DISEASE: Pecan scab
PATHOGEN: Fusicladium effusum (former names include Fusicladosporium effusum, Fusicladium caryigenum, Cladosporium caryigenum, and Cladosporium effusum)
HOST AND RANGE: Host species include pecan (Carya illinoinensis) and other Carya species, including bitter pecan (C. aquatica), bitternut hickory (C. cordiformis), pignut hickory (C. glabra), shagbark hickory (C. ovata), and mockernut hickory (C. tomentosa). Pecan scab is widespread in the southeastern United States but has also been reported in other parts of the United States and in Canada, Mexico, Central America, South America, and New Zealand.
Mariëlle H. Hoefnagels1 and Bonnie D. Mason2 1Associate Professor, Department of Microbiology and Plant Biology, University of Oklahoma2Former student, Department of Microbiology and Plant Biology, University of Oklahoma
Nuts infected with pecan scab.
Symptoms of infection are similar on all parts of an infected plant. Pecan scab affects the leaves, shucks, and twigs of the infected plant and manifests as small (1 to 5 mm), circular, black or olive green lesions (Figure 1). Less commonly, catkins and dormant buds may be affected. Lesions may coalesce and form larger blackened areas. In the early stages of infection, the lesions appear velvety, due to production of conidia on their surface. As the infection progresses the lesions harden and turn a dark grey to silvery-brown color, and can become dry, crack, and drop out of the leaf. Lesions on young shoots appear sunken due to the swelling of the tissue at the margins of the lesions (Figure 2). These lesions may persist for several seasons after the initial infection. Similar lesions occur on the nut shucks (Figure 3). These lesions may be slightly raised. A black, velvety, cushion-like mass called a stroma (plural: stromata) that forms in these lesions provides the basis for overwintering, and gives rise to reproductive structures called conidiophores in the following spring.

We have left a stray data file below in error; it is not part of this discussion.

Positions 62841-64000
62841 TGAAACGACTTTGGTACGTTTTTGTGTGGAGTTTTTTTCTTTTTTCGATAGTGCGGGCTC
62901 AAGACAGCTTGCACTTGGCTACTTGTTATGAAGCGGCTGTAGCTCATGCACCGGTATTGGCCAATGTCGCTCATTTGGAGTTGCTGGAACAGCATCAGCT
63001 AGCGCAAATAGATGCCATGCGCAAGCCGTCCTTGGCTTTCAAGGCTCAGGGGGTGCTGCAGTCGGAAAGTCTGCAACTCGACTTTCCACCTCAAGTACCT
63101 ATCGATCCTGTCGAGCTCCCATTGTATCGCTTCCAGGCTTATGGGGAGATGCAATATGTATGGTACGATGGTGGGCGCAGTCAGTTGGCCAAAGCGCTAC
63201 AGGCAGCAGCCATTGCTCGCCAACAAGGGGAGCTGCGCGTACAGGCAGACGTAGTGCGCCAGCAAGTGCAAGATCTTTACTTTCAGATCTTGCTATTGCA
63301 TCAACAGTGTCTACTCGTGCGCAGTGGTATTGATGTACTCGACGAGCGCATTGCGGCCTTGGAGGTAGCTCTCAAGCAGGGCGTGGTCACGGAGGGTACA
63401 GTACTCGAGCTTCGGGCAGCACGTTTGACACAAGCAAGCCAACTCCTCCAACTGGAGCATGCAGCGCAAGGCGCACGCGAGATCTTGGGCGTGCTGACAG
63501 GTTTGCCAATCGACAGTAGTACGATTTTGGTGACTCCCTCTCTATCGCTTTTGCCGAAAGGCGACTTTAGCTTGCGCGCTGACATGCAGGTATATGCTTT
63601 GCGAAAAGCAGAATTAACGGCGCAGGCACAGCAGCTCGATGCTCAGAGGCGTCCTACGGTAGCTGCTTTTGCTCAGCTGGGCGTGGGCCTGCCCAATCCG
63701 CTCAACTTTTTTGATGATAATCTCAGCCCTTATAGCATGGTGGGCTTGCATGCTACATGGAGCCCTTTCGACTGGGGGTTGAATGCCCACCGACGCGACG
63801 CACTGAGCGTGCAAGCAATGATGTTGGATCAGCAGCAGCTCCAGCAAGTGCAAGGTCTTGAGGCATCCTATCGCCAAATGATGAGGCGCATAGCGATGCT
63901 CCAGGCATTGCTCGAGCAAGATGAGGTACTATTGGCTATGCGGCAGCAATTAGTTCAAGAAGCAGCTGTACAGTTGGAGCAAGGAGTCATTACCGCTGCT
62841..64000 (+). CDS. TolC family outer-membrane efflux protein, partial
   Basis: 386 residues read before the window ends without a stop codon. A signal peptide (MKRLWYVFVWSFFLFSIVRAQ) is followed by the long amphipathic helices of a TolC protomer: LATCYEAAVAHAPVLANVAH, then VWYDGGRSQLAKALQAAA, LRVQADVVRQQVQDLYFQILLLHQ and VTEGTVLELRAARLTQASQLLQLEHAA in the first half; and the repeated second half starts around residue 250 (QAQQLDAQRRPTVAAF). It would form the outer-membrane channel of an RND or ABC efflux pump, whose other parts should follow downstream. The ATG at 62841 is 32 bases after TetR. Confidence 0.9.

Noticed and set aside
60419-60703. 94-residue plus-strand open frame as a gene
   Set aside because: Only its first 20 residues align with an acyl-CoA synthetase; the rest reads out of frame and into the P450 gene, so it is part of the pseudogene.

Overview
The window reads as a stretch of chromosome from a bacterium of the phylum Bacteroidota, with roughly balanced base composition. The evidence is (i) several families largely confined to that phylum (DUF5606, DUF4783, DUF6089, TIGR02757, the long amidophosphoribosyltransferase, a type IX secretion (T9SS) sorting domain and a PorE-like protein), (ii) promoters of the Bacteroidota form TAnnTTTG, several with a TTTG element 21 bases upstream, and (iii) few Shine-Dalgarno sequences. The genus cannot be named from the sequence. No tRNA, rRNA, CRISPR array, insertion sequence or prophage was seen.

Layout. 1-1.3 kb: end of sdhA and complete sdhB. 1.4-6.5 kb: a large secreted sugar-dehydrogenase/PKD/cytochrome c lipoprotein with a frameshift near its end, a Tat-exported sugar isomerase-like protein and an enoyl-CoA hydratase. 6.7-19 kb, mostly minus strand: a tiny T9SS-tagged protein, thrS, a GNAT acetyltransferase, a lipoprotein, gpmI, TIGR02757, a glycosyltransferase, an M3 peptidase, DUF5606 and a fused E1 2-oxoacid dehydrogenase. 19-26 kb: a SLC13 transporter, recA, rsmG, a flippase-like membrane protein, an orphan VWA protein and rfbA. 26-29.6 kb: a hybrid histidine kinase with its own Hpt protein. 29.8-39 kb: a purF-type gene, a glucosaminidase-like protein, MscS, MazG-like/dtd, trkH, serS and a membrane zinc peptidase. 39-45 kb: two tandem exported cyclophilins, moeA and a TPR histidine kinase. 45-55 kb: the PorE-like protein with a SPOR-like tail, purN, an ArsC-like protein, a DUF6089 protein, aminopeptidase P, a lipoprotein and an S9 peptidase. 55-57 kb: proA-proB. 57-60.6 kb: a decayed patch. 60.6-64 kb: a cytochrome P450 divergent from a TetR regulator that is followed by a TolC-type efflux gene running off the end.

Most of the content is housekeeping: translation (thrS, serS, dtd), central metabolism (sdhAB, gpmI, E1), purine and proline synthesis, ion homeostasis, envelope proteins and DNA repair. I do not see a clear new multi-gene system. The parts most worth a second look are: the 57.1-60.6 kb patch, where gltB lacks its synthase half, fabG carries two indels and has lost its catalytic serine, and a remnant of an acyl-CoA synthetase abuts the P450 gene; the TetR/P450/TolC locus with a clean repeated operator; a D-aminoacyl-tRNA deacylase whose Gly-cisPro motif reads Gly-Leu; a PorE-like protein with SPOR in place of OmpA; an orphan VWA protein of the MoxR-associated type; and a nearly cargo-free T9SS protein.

Pecan scab affects nuts in several ways. If severe, infection can result in defoliation and a reduction of the size and quality of the nut; if the infection occurs early in nut development, the nuts will abort. In addition, if F. effusum reaches deep tissues in the shuck, it can cause the shuck to cling to the shell of the nut (a condition called “stick-tight”). Separating the nut from the shell is impossible, which is problematic for shelling. The surface of severely infected nuts may also crack, giving a point of entry for secondary infections. In particular, the pink mold fungus, Cephalothecium roseum, can invade old lesions on the shucks.
Fusicladium effusum is an ascomycete fungus in the class Dothideomycetes. Dothideomycetes reproduce both sexually and asexually, but only the asexual phase has been observed in F. effusum. Asexual spores (conidia) initiate infection on susceptible host tissue. Conidia may be present in simple or branched chains two to nine cells long, with individual cells being 10–24 μm long × 5–10 μm wide (Figure 4). Conidia are light brown, clavate, fusiform, ovate or almost cylindrical in shape. Under favorable conditions, these spores germinate and form germ tubes that penetrate the host tissue. Germ tubes may enlarge to form an appressorium immediately adjacent to the conidium, or elongate and form an appressorium distally. The appressoria penetrate the cuticle of the host tissue and initiate subcuticular hyphal growth. Conidiophores arise from the hyphae and rupture the cuticle, forming the visible part of the lesion on the tissue surface. Conidiophores may be solitary structures or form loose fascicles. Conidiophores are long, unbranched or apically branched cells, septate and pale to dark brown, and 22-130 × 4-6 µm in size. Conidia are discharged from the tips of the conidiophores and are dispersed by wind and rain.